GlassPoint PDO 16

Integrating renewables into the oil and gas industry has become more common especially as the industry turns to production from heavy crude. Outside of the United States, natural gas is not cheap and abundant and so the oil industry’s reliance on power generated from natural gas places limitation on growth. GlassPoint, a company with solar steam generation technology specific to the oil and gas industry, has commissioned the building and operation of the Middle East’s largest solar Enhanced Oil Recovery (EOR) plant in Oman that uses solar generated steam for production. This demonstration plant’s success, production of 50 tons of solar steam per day, was documented in two papers recently published outlining the specifications of the project.

The demonstration plant in Oman is a partnership between GlassPoint and Petroleum Development Oman (PDO). For Oman, where 22% of the country’s natural gas is used for EOR thus limiting the fuel’s availability for industrial growth, successfully deploying solar technology would allow the government to redirect natural gas and grow industry to bring jobs to the region. PDO is now looking to further deploy this technology.

GlassPoint’s technology uses an Enclosed Trough system to protect the solar concentrating technology. Because of its unique application, GlassPoint “has to put the plant wherever the company wants to produce oil…and so the sites are often very windy and very dusty,” according to their VP of Engineering, Ben Bierman. The greenhouse-like structure provides protection from harsh conditions. By enclosing solar concentrators in an agricultural-like greenhouse, GlassPoint creates a protected, zero-wind environment enabling the use of low-cost materials and allowing the system to operate in extreme weather successfully.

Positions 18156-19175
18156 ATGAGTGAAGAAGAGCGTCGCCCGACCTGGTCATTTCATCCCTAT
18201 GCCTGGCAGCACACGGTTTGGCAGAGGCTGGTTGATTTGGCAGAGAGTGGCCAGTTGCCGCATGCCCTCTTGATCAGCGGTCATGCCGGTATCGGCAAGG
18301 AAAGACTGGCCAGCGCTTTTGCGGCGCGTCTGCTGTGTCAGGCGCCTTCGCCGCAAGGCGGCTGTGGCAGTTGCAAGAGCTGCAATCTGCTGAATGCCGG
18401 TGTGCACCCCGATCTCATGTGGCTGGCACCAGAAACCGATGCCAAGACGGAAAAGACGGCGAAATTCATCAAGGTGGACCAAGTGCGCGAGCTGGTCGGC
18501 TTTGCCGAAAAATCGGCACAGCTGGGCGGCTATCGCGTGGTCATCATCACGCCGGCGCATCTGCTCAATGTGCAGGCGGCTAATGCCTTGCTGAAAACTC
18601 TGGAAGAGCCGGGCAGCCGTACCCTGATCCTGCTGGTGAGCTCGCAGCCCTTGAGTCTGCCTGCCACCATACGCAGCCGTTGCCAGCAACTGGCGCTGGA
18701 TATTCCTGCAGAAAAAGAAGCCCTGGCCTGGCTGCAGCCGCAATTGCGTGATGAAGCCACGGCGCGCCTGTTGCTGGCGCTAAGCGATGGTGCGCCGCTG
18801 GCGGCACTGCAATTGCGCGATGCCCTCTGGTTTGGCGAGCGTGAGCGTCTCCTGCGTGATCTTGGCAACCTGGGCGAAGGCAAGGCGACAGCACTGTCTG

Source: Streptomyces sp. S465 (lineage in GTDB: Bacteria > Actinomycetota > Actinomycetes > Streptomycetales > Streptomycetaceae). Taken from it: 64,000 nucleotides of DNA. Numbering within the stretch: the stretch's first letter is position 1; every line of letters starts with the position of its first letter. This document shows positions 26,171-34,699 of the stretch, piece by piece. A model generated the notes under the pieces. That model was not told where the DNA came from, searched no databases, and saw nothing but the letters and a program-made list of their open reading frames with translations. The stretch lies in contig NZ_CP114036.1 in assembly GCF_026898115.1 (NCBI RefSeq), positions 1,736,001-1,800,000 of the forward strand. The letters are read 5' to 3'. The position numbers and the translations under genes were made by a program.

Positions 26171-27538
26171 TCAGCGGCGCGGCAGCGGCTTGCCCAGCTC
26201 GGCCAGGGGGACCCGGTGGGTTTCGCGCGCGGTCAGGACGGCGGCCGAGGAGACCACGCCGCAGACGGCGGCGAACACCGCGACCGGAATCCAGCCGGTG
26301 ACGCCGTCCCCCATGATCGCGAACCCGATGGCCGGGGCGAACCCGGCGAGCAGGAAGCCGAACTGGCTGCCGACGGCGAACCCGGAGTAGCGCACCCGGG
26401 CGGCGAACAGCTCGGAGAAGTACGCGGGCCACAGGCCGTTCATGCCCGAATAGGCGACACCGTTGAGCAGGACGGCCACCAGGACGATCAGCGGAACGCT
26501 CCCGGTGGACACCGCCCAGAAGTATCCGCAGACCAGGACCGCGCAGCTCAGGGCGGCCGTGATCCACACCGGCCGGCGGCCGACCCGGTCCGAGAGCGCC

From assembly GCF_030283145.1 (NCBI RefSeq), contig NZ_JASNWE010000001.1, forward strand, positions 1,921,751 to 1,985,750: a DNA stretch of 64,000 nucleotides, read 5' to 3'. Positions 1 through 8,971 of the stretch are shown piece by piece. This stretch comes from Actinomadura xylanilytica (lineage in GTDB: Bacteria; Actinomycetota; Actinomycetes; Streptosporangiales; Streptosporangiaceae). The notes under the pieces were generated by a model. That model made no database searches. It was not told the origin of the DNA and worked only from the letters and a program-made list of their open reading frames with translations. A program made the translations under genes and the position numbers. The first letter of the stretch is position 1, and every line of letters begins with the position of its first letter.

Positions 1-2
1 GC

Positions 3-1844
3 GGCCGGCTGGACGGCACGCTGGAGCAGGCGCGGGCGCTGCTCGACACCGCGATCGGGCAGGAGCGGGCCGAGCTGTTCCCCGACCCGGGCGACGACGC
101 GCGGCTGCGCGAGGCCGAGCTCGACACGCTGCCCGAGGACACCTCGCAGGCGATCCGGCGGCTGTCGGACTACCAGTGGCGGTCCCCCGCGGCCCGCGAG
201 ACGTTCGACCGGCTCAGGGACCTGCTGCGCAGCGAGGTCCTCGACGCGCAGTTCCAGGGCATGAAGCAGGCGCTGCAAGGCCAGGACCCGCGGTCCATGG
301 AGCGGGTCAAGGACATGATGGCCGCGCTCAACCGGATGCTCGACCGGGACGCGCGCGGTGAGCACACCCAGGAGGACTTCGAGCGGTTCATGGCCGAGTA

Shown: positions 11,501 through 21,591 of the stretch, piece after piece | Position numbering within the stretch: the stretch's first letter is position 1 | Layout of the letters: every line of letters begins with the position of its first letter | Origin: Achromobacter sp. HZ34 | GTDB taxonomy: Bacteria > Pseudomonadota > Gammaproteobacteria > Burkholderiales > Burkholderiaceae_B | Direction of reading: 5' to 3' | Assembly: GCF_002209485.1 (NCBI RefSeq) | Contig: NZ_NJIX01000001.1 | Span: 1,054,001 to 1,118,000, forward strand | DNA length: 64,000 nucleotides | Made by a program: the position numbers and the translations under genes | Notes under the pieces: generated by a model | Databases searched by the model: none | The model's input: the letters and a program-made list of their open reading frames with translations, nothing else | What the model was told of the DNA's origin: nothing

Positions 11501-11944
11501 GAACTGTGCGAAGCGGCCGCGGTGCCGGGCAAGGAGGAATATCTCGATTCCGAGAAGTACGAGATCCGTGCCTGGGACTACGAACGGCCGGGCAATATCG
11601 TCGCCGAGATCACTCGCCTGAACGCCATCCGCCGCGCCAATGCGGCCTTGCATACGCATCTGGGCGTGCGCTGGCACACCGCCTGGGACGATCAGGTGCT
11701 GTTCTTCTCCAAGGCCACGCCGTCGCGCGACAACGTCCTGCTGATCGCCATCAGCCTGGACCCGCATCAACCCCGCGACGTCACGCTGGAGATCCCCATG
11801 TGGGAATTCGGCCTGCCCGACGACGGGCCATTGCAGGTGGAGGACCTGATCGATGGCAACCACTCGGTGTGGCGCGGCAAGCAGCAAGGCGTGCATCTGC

Bierman told Breaking Energy that this solar steam generation technology allows true flexibility in location for oil and gas companies. With this almost self-sufficient solar steam generation (the system replaces up to 80% of the natural gas used), production relies less on the availability of natural gas in the chosen location, and allows companies in many places to produce steam for as little as half of the cost of natural gas-derived steam.

Typically solar concentrating technologies are used for power generation, but applying this to to the oil and gas industry provides an interesting option for the future of EOR as well as a promising new direction for the concentrated solar power industry. Of course it does not address petroleum dependence but it does change the dynamics of production.